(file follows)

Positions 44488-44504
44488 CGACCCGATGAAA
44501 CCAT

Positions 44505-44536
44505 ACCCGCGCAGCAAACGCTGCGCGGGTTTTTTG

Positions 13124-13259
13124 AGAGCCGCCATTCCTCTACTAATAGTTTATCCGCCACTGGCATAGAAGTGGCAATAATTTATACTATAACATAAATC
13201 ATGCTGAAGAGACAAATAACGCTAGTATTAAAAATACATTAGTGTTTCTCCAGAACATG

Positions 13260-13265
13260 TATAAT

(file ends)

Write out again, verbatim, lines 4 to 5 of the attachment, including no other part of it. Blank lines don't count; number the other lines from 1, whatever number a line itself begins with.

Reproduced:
Positions 44505-44536
44505 ACCCGCGCAGCAAACGCTGCGCGGGTTTTTTG